The animals give you love back. They love you as much as you love them.”

— Amanda Paul

“[The worst thing about the construction] was all the parts that nobody sees,” Rob said. “The dirt, the utilities underground and the locations for the buildings with the appropriate underground electricity and sewer and water. It was getting it to a state where you could actually build up-right. That was the hardest part.”

The setbacks and rain delays did not stop the Paul family. After a year and a half, the family moved into the new property in July 2016. Jen and Rob had enough room to truly establish the perfect farm and provide their children with a unique, life-changing experience. Aside from the exclusivity of living on a farm, their daughter, Amanda Paul, recalls learning valuable life lessons from living on the property.

“I think it really gave me more of an appreciation of where food comes from,” Amanda said. “[It’s showed me] how animals live: not in cages and warehouses.”

As for the animals on the property, there is a tremendous variety, with chickens making up the vast majority of the farm animal population. Gathering such a large number of animals and being able to arrange them all in one place was no easy task. Initially, they started gathering the animals on an additional piece of land and progressively moved them into their new home. It took an abundance of time and patience, and continues to be a challenge as predators are are constant threats to the animal population.

“It’s been a lengthy process,” Jen said. “We’ve had as many as maybe 13 cows. Then we went down to three when we moved here, but we’ve had two babies since then so now we have five. The chickens, we started off with maybe six. Then it went to 18. And earlier this year, some [were] eaten by [a] bobcat. [Before that] we had over 100 chickens, 21 geese [and] 20 ducks. We have a little less now but it’s [still] a lot.”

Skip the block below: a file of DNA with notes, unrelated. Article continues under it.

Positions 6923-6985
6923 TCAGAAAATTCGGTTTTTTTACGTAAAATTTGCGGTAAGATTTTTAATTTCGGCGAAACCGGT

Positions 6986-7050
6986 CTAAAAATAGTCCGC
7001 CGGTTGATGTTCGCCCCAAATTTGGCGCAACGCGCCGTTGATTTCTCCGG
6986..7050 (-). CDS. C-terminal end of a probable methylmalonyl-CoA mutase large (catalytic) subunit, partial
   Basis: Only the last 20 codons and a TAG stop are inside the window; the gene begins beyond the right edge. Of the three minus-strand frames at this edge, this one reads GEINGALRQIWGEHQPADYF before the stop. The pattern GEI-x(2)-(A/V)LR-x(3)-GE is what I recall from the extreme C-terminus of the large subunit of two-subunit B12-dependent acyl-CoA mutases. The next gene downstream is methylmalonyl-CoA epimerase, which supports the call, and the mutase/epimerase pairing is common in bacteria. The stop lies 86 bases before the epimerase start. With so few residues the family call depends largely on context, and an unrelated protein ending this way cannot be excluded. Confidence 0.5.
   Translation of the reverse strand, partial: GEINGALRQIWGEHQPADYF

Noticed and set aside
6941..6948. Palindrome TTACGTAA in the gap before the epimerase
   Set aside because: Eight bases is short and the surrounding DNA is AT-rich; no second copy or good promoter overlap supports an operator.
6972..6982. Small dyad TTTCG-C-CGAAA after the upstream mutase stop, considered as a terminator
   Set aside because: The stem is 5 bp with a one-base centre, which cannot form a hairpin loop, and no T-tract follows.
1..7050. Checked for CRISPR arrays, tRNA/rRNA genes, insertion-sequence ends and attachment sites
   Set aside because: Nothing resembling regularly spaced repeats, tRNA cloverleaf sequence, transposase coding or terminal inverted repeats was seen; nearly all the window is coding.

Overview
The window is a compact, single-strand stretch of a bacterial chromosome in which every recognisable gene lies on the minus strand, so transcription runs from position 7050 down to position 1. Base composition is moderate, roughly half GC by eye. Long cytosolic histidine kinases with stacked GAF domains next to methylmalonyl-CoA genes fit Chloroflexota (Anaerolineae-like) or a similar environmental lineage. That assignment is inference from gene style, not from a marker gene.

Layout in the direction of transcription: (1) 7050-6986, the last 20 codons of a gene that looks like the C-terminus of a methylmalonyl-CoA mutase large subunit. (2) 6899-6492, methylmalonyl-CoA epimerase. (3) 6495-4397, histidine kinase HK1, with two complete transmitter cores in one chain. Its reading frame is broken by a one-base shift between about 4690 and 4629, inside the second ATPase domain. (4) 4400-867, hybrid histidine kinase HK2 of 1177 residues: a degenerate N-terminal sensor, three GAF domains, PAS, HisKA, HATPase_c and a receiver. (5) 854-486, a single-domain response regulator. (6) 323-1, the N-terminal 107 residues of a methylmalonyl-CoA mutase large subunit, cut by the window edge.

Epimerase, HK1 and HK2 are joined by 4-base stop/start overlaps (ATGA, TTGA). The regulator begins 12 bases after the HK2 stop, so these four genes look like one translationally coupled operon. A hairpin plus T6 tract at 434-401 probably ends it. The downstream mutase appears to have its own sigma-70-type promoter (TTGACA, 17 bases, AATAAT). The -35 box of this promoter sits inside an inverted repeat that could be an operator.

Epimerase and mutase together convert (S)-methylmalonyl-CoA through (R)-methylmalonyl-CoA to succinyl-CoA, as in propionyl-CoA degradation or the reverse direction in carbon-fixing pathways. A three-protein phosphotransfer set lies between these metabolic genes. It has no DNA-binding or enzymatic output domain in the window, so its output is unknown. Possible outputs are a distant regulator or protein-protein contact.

As time goes on and the animal family continues to expand, Jen and Rob look back fondly on the place they built from the ground up and feel immense gratitude. They are thankful they are able to live the way they do, surrounded by animals and nature whilst still being connected to the world around them.

“[It’s] being able to look both directions and see, it sounds very antisocial, [but] not see other homes,” Rob said. “It’s not that I’m not seeing other homes, it’s that there’s trees, lawn, [a] creek and a cow will walk by. It’s such a different environment than suburban Dallas-Fort Worth. That’s just the best part. Two minutes from everything [in Flower Mound] but visually, it feels much more out in the country than it is.”

The family agrees, however, that the most satisfactory part about living a lifestyle through which they are able to interact closely with a wide range of animals is the opportunity to learn and love each of the animals individually. Caring and loving: the two simple concepts that keep the Paul family at home.

“The animals give you love back,” Amanda said. “They love you as much as you love them.”

This story was originally published on Farmers’ Harvest on December 3, 2019.